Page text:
It is no secret that project margins for investors and developers are under pressure. Auction schemes are driving down costs, whilst challenging site locations deliver an added CapEx related headache. There is a solution that can improve the outlook significantly - Computational Fluid Dynamics (CFD) - but this is often underestimated and overlooked.
Using CFD in pre-construction energy yield analyses (EYA) can provide a return on investment of over 30 times, by delivering a more accurate energy yield prediction. On top of this, further benefit is gained by using CFD to optimise turbine layouts and ensure well sited measurement equipment.
For a relatively small investment, generally a tiny percentage of development costs, CFD can be added to a standard energy yield assessment, lowering uncertainties, particularly in complex terrain, and helping to avoid poor siting locations. This leads to a better performing wind farm and has a positive influence on getting good terms with the banks.
What benefit does CFD have in real terms?
Consider a typical, relatively small, wind farm development with moderately complex terrain and some areas of woodland around the site. A single 70m measurement mast is installed and a five-turbine layout is planned. To illustrate the financial implications of CFD investment and its associated uncertainty reduction, see below a simple scenario comparison between EYA results with and without use of CFD.
Adding CFD to an EYA can provide a substantial benefit even for a moderate site
The CFD-induced EYA uncertainty reduction increases lender confidence, leading to improved loan terms and a reduced equity stake. Even the modest uncertainty reduction presented above leaves the development project with an additional GBP 120,000 in equity. This is a return of more than 30 times the initial investment.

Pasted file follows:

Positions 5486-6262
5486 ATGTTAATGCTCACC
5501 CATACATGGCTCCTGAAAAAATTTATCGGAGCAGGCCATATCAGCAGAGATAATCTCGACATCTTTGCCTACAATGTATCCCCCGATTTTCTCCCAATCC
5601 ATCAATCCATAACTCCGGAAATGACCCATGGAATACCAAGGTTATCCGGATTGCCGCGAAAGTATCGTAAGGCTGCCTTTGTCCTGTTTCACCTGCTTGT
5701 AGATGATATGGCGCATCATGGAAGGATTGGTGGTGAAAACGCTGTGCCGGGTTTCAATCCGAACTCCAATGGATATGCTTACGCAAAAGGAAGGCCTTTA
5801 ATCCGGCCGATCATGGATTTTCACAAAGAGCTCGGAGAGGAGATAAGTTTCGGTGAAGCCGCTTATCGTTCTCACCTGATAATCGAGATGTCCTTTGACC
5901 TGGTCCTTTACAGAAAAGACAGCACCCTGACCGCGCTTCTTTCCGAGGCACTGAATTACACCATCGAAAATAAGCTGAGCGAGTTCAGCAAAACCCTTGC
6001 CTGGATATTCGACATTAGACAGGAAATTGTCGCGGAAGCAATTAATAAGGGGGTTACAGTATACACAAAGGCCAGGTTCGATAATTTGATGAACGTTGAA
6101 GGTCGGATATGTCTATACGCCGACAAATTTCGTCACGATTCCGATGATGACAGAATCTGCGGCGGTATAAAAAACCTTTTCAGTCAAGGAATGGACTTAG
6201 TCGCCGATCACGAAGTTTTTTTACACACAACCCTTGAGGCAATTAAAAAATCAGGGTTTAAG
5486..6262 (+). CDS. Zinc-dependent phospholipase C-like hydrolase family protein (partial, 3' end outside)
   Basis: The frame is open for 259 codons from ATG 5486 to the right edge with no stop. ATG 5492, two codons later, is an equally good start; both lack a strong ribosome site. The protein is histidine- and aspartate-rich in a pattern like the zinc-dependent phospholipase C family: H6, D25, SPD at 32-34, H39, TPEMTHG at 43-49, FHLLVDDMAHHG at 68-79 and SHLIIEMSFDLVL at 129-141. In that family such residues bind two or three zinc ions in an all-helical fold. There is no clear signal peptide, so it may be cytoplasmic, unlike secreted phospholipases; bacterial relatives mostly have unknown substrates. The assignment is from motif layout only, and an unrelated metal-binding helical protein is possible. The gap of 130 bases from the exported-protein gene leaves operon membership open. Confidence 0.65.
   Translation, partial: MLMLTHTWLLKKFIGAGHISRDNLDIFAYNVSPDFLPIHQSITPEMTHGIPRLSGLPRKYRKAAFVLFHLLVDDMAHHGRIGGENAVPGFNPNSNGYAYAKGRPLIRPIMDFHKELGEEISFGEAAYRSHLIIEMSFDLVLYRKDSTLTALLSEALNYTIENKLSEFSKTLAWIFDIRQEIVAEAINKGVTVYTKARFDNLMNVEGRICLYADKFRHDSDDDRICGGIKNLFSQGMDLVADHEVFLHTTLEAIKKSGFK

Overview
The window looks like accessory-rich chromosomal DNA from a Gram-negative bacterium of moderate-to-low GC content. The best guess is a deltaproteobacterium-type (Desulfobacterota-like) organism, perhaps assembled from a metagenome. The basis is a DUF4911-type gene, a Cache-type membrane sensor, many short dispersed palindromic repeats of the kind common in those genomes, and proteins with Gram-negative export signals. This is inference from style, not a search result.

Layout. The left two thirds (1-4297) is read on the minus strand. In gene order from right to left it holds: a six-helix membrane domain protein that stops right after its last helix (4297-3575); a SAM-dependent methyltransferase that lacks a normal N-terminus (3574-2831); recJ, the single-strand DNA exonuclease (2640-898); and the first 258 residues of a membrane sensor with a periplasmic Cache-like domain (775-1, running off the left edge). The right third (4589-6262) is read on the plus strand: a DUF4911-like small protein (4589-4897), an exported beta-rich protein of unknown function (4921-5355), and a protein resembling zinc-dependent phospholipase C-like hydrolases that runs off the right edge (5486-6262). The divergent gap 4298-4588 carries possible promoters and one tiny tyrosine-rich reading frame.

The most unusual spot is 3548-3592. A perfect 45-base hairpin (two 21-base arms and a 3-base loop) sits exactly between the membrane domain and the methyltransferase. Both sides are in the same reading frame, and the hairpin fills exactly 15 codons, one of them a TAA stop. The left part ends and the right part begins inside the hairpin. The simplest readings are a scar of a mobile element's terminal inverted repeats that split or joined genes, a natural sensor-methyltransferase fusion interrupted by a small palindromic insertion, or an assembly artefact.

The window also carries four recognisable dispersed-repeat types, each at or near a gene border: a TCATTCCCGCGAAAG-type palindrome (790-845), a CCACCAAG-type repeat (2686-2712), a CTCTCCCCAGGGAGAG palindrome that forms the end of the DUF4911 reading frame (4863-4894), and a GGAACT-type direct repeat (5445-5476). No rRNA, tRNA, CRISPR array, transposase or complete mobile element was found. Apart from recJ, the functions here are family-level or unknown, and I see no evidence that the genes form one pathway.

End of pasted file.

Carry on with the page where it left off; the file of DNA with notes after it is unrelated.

With modest reduction like this on a small, moderately complex site, it is easy to understand that the returns would be far greater when scaled up for a larger project, or when there is a larger reduction of uncertainty.
How does CFD compare to traditional modelling?
CFD provides greater accuracy than previously possible, largely because it explicitly simulates the generation and evolution of terrain generated turbulence around a wind farm. This is an important distinction from the traditional model which applies large approximations to turbulence.
CFD predicts the wind conditions at every point in a three-dimensional mesh placed across the site. Skilful consideration of these predictions can enable much greater understanding and easier communication of the wind flow across a site through visualisation.
Ultimately, higher accuracy (using CFD) leads to reduced uncertainty and a more robust business case.
“For a few thousand Euros, CFD analysis enables developers to deliver a higher performing wind farm. Using the latest cloud-based computing, we can now turn around CFD simulations swiftly and our clients are seeing this as an integral part of the pre-construction analysis process. Our models are robustly validated and our accuracy, when compared to operational data, is exceptional.”, said Joel Manning, Head of Research at K2 Management.
“The benefit of using CFD is highest when applied at an early stage of the project as it can support the measurement campaign design and the optimisation of the turbine layout as well as reducing uncertainty.”
With margins squeezing tighter and tighter, it’s a no brainer to look at CFD early in the development phase of a wind project to give all stakeholders a better chance of a good return on investment.